Anecdotally I have heard many Black men, particularly heterosexual men, profess discomfort with the notion of having a healthcare provider put a finger up their butt as a colon cancer screening test, much less a long tube with a camera. Some feel it compromises their masculinity, as if allowing such a procedure to happen puts you on the express train to Gayville, adorned in a rainbow flag and newly-discovered effeminate mannerisms. Others just see the anus and rectum as an anatomical conduit for the excretion of waste, not the insertion of anything. Any procedure involving the anus could also serve as a trigger to a childhood sexual assault or another traumatic event that deters one from seeking this preventive screening. Many other explanations exist, some expressed by Black men, yet echoed by men of other races and ethnicities as well. We don’t have a monopoly on these sentiments.

Yet individual level considerations and responsibility when it comes to colon cancer screening among Black men are only part of the picture. Yes, while being unemployed and uninsured can be barriers among Black men in the United States, many insurance companies choose not follow earlier screening guidelines and won’t fully cover screening procedure costs unless symptoms are documented as present. Moreover, different states may have varying policies regarding coverage of colorectal cancer screening so that people who are uninsured or underinsured can have access to this preventive health and wellness recommendation.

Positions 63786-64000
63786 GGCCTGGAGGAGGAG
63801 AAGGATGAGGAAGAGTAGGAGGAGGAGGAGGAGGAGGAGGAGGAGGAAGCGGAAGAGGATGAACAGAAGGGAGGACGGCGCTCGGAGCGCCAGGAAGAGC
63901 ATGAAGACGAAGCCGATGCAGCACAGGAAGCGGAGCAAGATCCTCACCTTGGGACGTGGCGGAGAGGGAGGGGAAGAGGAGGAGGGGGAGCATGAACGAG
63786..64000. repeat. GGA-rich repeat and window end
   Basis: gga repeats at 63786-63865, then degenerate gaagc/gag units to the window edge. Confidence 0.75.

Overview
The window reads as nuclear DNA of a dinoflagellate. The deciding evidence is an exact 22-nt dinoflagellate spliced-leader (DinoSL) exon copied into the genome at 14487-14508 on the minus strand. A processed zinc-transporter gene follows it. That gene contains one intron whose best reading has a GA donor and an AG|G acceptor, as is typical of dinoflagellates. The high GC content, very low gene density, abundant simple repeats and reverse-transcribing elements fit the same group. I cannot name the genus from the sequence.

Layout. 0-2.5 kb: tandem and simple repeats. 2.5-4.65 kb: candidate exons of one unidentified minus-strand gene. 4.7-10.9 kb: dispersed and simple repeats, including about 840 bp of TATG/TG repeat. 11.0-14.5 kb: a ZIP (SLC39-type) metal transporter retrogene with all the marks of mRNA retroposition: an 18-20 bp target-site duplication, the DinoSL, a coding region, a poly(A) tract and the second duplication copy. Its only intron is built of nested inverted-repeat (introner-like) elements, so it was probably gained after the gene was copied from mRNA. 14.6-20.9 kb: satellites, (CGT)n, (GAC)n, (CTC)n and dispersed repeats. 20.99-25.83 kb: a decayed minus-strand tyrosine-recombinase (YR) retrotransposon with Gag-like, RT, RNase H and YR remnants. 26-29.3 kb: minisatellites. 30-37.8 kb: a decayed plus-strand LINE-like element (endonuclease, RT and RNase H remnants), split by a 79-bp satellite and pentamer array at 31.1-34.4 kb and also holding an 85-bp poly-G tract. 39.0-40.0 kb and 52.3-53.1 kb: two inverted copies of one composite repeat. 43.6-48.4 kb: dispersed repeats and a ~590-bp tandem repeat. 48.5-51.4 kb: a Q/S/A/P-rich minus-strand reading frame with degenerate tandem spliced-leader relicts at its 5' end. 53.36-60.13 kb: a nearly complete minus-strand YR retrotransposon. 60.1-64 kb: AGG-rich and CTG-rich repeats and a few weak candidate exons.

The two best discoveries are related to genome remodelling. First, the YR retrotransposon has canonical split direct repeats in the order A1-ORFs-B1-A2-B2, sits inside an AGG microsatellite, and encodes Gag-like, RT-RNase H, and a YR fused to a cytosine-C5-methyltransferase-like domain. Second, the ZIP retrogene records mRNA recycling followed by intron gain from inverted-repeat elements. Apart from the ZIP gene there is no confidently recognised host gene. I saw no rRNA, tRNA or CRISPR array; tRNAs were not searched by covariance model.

If one can hurdle those structural, procedural, and insurance-related barriers, there may be dynamics between medical providers and Black men as patients that dictate if colon cancer screening is recommended or not. Similar to inequities in receiving optimal care for pain, cardiovascular procedures, or HIV prevention/treatment, Black people are less likely to report receiving a colorectal screening recommendation from their provider than their white counterparts. Racial and gender concordance between physician and provider has also been found to be associated with higher rates of colon cancer screening. In other words, an employed and insured Black man could go to a medical facility seeking colon cancer screening and be turned away — not because his request goes against medical guidelines, but simply because a clinician’s racial bias sees him as unworthy.